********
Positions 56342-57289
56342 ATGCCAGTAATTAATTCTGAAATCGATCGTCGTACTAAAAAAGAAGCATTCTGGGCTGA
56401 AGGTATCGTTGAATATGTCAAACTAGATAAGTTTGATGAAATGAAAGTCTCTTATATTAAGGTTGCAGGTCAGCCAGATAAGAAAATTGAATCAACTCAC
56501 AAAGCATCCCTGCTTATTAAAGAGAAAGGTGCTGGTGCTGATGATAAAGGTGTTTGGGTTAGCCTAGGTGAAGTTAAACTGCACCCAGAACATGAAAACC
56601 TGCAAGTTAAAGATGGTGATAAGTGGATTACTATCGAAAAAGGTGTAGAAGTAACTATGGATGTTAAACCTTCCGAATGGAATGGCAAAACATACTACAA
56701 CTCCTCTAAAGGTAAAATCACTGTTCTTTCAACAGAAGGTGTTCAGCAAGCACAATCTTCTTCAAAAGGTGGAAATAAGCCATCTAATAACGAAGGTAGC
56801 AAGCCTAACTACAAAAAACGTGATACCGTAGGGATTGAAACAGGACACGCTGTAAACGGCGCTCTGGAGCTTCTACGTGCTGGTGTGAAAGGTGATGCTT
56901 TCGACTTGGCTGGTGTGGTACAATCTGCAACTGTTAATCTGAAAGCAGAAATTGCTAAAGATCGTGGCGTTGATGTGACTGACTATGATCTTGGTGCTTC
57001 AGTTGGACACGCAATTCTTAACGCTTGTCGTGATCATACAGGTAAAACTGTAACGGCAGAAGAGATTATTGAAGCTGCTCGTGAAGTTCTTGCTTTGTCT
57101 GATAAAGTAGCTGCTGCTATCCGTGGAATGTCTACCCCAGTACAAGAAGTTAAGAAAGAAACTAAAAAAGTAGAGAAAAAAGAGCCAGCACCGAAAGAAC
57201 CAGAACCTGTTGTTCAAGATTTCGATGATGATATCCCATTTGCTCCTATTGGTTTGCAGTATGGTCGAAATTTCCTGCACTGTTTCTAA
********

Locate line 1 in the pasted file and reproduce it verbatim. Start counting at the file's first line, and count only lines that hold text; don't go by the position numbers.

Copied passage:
Positions 56342-57289